The examination of supposedly well-known condensed matter systems through the prism of topology has led to the discovery of new quantum phenomena that were previously overlooked. Just like insulators can present topological phases characterized by Dirac edge states, superconductors can exhibit topological phases characterized by Majorana edge states. In particular, one-dimensional topological superconductors are predicted to host zero energy Majorana fermions at their extremities. Zero bias anomalies localized at the edge of proximity induced superconducting wires were interpreted as fingerprints of the emergence of topological superconductivity [1,2].
By contrast, two-dimensional (2D) superconductors have a one-dimensional boundary which would naturally lead to propagating edge states characterized by a Dirac-like dispersion. In addition to dispersive edge states, 2D topological superconductors are also supposed to support localized Majorana bound states in their vortex cores. We will review different options that were investigated in order to obtain two-dimensional topological superconductors, either by using hybrid magnetic-superconducting system or by proximity effect to the surface state of a topological insulator. The former approach allowed to measure dispersive Majorana edge states in 2D systems [3,4] while the latter allowed exhibiting zero energy Majorana states in vortex cores [5,6].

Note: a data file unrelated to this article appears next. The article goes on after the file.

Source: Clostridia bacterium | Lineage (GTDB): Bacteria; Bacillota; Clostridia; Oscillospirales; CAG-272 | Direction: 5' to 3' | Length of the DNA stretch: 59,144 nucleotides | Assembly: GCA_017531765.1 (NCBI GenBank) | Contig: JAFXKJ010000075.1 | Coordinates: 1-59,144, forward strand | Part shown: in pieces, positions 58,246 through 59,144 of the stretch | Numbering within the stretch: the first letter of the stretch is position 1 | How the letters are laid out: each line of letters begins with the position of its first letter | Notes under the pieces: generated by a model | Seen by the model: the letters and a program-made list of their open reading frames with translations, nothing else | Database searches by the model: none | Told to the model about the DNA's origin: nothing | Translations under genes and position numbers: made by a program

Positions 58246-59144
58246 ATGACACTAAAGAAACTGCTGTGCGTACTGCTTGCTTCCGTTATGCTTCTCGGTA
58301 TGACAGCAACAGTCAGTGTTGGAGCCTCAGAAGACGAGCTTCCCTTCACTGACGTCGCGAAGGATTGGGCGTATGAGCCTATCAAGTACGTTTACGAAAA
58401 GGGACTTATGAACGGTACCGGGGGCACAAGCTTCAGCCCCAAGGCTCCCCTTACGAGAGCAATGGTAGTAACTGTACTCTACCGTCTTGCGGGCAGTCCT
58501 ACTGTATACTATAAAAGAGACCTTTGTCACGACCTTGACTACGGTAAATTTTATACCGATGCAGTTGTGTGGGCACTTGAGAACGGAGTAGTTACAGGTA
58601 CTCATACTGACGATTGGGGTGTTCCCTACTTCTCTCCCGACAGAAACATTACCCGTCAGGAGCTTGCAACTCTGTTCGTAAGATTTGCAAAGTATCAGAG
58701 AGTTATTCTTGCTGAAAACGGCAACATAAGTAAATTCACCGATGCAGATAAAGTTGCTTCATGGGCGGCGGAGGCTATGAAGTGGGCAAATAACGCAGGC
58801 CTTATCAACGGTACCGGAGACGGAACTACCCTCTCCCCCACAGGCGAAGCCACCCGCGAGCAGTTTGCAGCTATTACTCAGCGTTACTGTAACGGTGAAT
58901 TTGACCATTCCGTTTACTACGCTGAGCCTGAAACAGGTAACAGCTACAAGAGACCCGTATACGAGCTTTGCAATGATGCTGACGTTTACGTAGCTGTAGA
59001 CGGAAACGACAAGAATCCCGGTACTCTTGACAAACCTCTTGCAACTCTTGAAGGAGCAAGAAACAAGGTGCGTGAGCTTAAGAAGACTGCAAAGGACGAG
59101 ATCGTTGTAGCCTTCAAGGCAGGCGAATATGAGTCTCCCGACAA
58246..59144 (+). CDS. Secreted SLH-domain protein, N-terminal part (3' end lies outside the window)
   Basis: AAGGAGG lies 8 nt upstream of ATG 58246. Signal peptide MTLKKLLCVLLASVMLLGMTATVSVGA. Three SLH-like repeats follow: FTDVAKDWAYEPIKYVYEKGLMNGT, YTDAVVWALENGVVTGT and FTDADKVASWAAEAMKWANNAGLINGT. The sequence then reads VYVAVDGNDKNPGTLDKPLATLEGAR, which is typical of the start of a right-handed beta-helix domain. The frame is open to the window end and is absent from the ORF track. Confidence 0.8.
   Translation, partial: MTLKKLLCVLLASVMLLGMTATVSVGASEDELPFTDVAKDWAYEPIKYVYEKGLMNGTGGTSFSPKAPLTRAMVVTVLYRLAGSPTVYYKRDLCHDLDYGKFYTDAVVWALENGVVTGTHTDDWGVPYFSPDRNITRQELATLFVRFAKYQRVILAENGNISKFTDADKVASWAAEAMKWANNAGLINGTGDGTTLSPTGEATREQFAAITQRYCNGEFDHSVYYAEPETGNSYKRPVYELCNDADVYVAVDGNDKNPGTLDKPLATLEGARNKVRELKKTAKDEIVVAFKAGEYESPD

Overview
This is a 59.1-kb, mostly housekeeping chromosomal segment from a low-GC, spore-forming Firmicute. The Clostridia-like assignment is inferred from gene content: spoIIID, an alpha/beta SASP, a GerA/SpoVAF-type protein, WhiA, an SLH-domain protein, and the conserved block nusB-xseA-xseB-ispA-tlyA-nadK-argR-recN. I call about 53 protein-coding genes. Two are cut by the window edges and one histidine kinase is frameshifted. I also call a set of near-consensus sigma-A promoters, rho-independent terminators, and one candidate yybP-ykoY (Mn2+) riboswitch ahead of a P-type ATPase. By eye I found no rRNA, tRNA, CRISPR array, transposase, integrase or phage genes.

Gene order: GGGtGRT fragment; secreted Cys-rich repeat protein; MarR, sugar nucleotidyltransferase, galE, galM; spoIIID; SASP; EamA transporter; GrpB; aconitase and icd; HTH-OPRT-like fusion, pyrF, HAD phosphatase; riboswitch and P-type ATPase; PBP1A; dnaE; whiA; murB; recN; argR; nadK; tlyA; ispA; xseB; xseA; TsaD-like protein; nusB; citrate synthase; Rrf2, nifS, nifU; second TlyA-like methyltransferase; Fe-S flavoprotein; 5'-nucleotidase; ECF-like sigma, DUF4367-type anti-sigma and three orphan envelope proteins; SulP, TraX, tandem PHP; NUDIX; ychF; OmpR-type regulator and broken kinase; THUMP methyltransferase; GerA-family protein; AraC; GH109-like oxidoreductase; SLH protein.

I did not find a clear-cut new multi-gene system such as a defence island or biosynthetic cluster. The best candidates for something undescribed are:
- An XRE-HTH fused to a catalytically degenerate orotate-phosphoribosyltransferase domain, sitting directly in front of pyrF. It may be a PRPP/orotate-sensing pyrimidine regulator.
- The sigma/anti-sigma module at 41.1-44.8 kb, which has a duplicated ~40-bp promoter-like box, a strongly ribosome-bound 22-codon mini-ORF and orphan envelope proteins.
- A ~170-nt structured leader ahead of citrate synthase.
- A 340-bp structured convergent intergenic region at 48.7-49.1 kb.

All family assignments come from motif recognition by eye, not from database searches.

In addition to zero energy states one usually gets also a very large amount of Caroli-Matricon de Gennes states that fill the gap in topological vortex cores except when the Fermi energy is comparable to the energy gap [5,6]. However we will show that a new kind of vortex like phase defects can induce zero energy Majorana bound states without additional low energy states. In particular, a phase defect in the spin-orbit field or a skyrmion like magnetic defect can lead to the formation of energetically isolated pairs of Majorana zero modes in a hard gap of a 2D topological superconductor .
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|Où?||PER 08 0.58.5
Chemin du Musée 3
|Intervenants||Dr Tristan Cren
Institut des Nanosciences de Paris
CNRS & Sorbonne University, Paris, France
|Contact||Département de Physique, Groupe Ph. Aebi
Dr Thomas Jaouen